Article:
A week ago Facebook launched Places, the social network's entry into location-based marketing. Partners Foursquare, Gowalla, Yelp and Booyah appeared onstage and talked up their cooperation with the giant.
Now that the Places service has been live for a week in the US, how is it changing our checkin behaviors? And what does the announcement mean for location-based marketing generally?
At the Places announcement, Foursquare and the other partners were quick to point out that Facebook was bringing checkins into the mainstream.
Anecdotally, that seems to be the case. The hotel near our offices now sports 19 checkins on Places -- not bad for the first week of a service that's only available on iPhones. That already leads Gowalla's 14 lifetime checkins. Foursquare, by contrast, shows 156 checkins, from 80 different people.
The folks at Spredfast have noticed a change in their checkin habits. For them, the advent of Places has encouraged fewer checkins to Foursquare and Gowalla -- in part because the thrill of the game mechanics has faded.
The main reason I check-in now is to let my peeps know where I am and what I am up to. The days when being the mayor, getting badges, or finding items was an enticement have passed me by.
Curiously, the Spredfast folks find Places have made them a bit more selective about checking in. No use clogging up the newsfeed with three coffeeshop checkins a day.
But is Facebook really out to kill the location services, or merely to create a platform for location that others can innovate on? The initial release's minimal features -- basic search, checkin count, and a map -- may mean that Places was designed to be a commodity platform. Yishan Wong, who formerly worked on Places, says that was the project's aim -- at least while he was involved.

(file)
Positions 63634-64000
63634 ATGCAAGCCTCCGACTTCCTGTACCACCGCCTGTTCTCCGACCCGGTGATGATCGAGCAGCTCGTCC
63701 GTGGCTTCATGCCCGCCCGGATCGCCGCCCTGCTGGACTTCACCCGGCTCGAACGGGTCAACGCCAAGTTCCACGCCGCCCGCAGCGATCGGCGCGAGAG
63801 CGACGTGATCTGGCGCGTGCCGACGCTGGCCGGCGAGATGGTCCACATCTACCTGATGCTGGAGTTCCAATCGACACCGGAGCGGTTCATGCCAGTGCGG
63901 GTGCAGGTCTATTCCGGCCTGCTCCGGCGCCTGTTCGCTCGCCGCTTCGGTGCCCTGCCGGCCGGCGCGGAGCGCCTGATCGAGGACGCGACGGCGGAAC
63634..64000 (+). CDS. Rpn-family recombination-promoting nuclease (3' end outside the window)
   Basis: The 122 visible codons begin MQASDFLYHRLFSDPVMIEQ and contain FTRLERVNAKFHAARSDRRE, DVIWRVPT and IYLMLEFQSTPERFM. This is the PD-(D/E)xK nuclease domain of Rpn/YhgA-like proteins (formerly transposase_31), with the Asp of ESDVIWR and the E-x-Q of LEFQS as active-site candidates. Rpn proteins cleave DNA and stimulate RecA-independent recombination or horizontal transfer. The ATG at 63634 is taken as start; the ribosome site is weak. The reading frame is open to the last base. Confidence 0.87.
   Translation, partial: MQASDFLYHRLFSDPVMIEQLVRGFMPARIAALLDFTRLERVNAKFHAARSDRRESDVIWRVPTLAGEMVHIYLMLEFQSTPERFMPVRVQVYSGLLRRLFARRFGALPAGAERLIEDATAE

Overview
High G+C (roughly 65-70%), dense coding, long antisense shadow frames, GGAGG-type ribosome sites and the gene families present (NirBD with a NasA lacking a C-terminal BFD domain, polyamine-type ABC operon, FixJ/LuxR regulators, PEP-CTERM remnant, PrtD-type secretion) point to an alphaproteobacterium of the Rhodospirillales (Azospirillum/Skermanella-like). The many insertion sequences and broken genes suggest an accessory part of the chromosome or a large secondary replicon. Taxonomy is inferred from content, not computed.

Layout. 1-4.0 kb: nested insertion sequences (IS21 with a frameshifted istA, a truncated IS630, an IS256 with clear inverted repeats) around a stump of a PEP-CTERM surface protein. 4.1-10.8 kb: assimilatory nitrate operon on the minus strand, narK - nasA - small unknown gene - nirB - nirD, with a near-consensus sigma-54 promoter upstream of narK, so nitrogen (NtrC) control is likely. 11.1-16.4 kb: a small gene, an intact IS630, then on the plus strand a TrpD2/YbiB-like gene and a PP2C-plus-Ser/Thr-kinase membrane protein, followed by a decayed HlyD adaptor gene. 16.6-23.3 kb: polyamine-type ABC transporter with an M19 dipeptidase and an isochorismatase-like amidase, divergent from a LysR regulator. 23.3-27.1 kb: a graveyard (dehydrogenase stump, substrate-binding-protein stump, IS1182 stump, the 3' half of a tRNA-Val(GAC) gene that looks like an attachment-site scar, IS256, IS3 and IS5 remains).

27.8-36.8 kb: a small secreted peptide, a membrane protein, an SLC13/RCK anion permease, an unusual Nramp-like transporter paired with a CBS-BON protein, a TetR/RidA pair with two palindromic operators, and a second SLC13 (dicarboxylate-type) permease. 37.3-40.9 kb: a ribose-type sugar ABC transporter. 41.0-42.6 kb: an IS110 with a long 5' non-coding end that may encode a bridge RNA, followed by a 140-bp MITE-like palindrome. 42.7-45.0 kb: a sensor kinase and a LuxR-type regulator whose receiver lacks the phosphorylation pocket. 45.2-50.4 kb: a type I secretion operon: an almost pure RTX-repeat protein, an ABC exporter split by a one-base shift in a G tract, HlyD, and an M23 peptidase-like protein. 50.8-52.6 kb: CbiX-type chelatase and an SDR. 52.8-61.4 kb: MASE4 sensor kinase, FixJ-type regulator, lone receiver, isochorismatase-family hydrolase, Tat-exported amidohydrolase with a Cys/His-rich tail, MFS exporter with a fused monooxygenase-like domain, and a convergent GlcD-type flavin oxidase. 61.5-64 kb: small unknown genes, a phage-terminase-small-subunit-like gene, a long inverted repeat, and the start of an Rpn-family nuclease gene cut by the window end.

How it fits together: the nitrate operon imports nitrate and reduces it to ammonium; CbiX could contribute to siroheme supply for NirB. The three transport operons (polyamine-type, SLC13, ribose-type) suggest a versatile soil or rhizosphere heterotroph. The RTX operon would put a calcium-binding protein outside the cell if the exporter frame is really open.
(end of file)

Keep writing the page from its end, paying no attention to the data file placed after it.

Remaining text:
Companies like Foursquare find the "venue management" business to be quite tedious and not the real source of differentiating value (i.e. Foursquare isn't more successful than Gowalla due to a more complete listing of locations), so commoditizing this aspect of their business doesn't threaten their core value proposition.
Or does it? Surely Facebook didn't enter the location marketplace to solve Foursquare and Gowalla's database problems.
No, I believe that Facebook sees future revenue here, a way of increasing the value of its ads. Seen this way, Places is a defense of Facebook's targeted advertising.
This could work two ways: in one scenario, checkin data improves the targeting (and the value) of its existing in-platform ads. This scenario may not directly sap the value of Foursquare and competitors' proposition to advertisers -- not immediately, anyway.
In the second, Facebook targets businesses who claim their Place pages, perhaps charging for the checkin data, or for analysis of it. Or -- more likely -- they sell ads directly to local firms. This approach challenges Yelp and Google Places directly. It also competes with Foursquare, who has been working to provide businesses with just this sort of information (while encouraging them to list specials to further the popularity of the platform).
Still, the value proposition behind checkins -- their promise as the backbone of local business' frequent buyer programs -- remains. Any marketing that aims to take advantage of this should still consider a location-based campaign.
From a technical standpoint, the Facebook Places API is now read-only, so Foursquare is still the popular bet. But after Facebook opens its API for checkins, that may change.
You can be sure we'll post about that here.